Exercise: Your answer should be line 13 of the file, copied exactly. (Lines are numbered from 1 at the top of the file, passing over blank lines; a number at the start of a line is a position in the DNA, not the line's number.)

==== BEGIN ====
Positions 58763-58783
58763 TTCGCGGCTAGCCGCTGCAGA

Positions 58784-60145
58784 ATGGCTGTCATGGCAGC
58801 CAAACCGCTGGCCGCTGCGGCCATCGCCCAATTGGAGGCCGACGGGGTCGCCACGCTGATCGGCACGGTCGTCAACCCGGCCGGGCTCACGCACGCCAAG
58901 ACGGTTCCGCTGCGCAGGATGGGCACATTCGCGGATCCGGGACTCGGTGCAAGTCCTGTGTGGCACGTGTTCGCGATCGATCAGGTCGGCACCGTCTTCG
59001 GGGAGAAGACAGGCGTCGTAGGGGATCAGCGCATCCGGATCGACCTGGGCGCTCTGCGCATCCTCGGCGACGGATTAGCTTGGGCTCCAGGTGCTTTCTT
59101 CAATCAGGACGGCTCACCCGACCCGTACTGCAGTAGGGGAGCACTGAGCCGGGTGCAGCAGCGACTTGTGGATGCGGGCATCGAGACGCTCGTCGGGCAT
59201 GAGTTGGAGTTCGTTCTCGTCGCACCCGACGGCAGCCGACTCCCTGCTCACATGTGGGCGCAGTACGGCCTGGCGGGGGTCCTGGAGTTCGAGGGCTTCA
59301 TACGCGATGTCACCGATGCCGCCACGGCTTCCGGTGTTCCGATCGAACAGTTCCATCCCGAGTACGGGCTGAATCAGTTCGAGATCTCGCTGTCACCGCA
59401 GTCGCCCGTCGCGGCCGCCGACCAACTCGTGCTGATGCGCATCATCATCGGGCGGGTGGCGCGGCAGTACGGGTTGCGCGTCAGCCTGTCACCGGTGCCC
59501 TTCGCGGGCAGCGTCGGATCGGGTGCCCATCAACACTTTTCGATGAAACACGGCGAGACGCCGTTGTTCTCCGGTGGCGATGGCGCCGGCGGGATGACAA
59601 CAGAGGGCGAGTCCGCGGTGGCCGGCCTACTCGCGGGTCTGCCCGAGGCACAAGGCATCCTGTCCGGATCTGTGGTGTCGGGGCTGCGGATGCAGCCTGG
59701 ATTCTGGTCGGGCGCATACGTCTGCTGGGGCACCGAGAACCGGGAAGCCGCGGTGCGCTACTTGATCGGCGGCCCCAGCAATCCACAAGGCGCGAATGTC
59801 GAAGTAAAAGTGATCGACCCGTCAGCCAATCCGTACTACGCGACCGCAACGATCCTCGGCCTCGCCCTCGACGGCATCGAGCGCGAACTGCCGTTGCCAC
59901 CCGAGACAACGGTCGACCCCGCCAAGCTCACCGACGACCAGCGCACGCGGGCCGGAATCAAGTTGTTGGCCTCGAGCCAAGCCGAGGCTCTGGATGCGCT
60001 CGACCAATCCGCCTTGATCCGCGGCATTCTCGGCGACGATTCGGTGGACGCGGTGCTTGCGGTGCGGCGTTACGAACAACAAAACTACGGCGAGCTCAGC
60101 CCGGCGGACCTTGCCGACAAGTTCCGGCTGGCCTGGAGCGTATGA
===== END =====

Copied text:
59601 CAGAGGGCGAGTCCGCGGTGGCCGGCCTACTCGCGGGTCTGCCCGAGGCACAAGGCATCCTGTCCGGATCTGTGGTGTCGGGGCTGCGGATGCAGCCTGG